Metagenomics is the large-scale genomic analysis of microbes recovered from environmental samples as opposed to laboratory-grown organisms which represent only a small proportion of the microbial world.
The UniProt Metagenomic and Environmental Sequences (UniMES) database currently contains the data from the Global Ocean Sampling Expedition (GOS), which was originally submitted to the International Nucleotide Sequence Databases (INSDC).
The initial GOS dataset is composed of 28 million DNA sequences from oceanic microbes and predicts nearly 6 million proteins. By combining the predicted protein sequences with automatic classification by InterPro, the EBI’s integrated resource for protein families, domains and functional sites, UniMES uniquely provides free access to the array of genomic information gathered from the sampling expeditions, enhanced by links to further analytical resources.
Genomics holds the key to understanding the world around us and the metagenomic and environmental data represents a step forward in further charting genomic diversity. Rolf Apweiler from EMBL-EBI and one of the leaders of the UniProt Consortium said, “Throughout the ages, biological events have been the basis and source of medical therapies and industrially important processes. Analysing the genomes of diverse and novel species continues this adaptation of biological innovation for beneficial application”.
Anna-Lynn Wegener | alfa
Climate Impact Research in Hannover: Small Plants against Large Waves
17.08.2018 | Leibniz Universität Hannover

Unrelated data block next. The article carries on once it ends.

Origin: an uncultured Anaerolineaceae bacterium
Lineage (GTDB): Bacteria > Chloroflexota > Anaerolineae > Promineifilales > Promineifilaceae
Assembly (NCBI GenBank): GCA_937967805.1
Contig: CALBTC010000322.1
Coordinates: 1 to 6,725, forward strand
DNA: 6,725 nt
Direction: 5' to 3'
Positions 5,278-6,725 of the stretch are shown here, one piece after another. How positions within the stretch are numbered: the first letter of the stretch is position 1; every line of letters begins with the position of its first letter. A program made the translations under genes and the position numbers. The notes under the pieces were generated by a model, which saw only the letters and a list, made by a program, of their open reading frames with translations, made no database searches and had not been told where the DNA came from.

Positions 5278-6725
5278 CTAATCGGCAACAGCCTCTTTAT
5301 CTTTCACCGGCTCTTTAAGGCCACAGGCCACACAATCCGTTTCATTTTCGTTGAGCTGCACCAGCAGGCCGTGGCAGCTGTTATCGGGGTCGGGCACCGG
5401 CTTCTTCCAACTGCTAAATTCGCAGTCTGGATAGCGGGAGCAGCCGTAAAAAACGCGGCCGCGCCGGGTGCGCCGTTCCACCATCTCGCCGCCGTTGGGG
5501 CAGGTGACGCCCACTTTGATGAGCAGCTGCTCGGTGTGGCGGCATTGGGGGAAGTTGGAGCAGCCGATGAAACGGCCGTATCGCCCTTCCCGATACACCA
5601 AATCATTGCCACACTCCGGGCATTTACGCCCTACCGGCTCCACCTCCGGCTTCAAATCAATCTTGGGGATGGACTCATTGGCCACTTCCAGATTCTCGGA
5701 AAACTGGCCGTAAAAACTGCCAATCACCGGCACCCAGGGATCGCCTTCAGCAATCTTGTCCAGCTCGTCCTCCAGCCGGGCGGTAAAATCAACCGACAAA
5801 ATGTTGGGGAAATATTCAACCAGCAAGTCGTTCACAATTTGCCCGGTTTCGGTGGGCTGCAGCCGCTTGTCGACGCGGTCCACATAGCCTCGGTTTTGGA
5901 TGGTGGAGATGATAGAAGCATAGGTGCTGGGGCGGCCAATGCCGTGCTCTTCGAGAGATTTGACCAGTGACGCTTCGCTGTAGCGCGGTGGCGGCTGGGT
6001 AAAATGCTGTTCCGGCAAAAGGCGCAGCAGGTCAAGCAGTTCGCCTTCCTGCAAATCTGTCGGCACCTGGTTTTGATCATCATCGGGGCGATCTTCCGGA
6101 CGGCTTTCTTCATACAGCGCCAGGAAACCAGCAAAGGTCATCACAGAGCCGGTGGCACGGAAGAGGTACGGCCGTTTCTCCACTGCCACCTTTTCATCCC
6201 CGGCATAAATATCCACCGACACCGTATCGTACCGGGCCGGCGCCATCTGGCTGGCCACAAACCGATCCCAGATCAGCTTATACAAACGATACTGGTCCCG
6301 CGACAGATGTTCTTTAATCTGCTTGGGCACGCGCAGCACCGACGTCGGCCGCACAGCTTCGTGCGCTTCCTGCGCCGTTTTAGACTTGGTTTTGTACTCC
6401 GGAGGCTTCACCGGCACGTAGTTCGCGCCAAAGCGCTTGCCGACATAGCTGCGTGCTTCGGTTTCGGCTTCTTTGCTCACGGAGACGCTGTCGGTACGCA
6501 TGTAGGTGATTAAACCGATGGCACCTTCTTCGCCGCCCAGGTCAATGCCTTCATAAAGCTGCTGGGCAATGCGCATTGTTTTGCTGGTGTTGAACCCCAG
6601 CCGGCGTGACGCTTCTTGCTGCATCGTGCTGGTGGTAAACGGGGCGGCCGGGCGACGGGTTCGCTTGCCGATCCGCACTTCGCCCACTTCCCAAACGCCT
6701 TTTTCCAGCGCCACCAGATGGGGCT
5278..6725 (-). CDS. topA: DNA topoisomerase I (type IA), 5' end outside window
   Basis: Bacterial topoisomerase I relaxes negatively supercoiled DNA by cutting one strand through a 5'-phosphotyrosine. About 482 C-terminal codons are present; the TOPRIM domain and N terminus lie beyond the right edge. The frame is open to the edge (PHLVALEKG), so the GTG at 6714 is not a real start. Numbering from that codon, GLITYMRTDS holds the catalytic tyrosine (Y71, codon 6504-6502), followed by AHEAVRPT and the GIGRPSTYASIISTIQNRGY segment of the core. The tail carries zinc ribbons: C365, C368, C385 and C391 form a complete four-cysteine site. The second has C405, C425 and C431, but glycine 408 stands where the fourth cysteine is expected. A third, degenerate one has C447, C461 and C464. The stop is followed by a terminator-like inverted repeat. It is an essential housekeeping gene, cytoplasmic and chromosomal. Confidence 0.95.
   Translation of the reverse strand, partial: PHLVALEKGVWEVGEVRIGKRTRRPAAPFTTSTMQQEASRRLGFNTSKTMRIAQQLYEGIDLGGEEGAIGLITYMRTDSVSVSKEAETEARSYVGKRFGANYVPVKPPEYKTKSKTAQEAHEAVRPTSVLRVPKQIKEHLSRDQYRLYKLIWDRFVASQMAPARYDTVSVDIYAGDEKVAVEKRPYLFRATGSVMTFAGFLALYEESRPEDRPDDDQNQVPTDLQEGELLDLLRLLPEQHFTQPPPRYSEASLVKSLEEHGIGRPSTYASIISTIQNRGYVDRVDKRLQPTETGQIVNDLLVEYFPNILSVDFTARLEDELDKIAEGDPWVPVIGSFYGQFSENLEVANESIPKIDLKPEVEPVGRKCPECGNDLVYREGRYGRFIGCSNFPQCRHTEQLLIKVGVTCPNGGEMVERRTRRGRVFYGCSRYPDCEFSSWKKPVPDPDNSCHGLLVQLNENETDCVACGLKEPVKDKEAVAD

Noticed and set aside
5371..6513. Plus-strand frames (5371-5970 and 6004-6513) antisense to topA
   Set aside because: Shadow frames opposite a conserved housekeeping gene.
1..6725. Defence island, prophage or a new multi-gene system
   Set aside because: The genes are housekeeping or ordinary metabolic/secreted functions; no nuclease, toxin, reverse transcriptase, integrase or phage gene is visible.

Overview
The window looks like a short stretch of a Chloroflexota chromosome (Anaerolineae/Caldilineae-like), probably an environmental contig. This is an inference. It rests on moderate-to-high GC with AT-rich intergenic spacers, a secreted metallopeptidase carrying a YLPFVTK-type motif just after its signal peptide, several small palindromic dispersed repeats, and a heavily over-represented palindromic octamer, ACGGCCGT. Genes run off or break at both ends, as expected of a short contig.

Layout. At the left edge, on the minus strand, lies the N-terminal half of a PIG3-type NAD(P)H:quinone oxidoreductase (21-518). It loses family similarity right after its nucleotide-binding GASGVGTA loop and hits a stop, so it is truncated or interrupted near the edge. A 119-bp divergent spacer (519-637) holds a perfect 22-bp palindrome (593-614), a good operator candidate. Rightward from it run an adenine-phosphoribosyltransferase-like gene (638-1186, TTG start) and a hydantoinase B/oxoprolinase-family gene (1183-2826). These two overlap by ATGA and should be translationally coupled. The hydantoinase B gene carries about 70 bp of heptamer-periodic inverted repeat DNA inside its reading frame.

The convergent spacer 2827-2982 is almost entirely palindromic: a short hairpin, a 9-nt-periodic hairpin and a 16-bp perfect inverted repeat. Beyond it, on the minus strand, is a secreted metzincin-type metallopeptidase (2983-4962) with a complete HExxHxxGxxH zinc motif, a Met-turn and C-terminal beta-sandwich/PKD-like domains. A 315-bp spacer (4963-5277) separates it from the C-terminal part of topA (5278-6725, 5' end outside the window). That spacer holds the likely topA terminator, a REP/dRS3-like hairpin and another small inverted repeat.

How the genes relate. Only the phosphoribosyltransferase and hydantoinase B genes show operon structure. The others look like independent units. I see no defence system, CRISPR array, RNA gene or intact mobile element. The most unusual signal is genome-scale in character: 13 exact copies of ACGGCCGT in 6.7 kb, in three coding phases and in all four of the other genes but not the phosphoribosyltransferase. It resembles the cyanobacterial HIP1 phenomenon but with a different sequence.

First transcription atlas of all wheat genes expands prospects for research and cultivation
17.08.2018 | Leibniz-Institut für Pflanzengenetik und Kulturpflanzenforschung
New design tool automatically creates nanostructure 3D-print templates for user-given colors
Scientists present work at prestigious SIGGRAPH conference
Most of the objects we see are colored by pigments, but using pigments has disadvantages: such colors can fade, industrial pigments are often toxic, and...
Scientists at the University of California, Los Angeles present new research on a curious cosmic phenomenon known as "whistlers" -- very low frequency packets...
Scientists develop first tool to use machine learning methods to compute flow around interactively designable 3D objects. Tool will be presented at this year’s prestigious SIGGRAPH conference.
When engineers or designers want to test the aerodynamic properties of the newly designed shape of a car, airplane, or other object, they would normally model...
Researchers from TU Graz and their industry partners have unveiled a world first: the prototype of a robot-controlled, high-speed combined charging system (CCS) for electric vehicles that enables series charging of cars in various parking positions.
Global demand for electric vehicles is forecast to rise sharply: by 2025, the number of new vehicle registrations is expected to reach 25 million per year....
Proteins must be folded correctly to fulfill their molecular functions in cells. Molecular assistants called chaperones help proteins exploit their inbuilt folding potential and reach the correct three-dimensional structure. Researchers at the Max Planck Institute of Biochemistry (MPIB) have demonstrated that actin, the most abundant protein in higher developed cells, does not have the inbuilt potential to fold and instead requires special assistance to fold into its active state. The chaperone TRiC uses a previously undescribed mechanism to perform actin folding. The study was recently published in the journal Cell.
Actin is the most abundant protein in highly developed cells and has diverse functions in processes like cell stabilization, cell division and muscle...
17.08.2018 | Event News
08.08.2018 | Event News
27.07.2018 | Event News
17.08.2018 | Physics and Astronomy
17.08.2018 | Information Technology
17.08.2018 | Life Sciences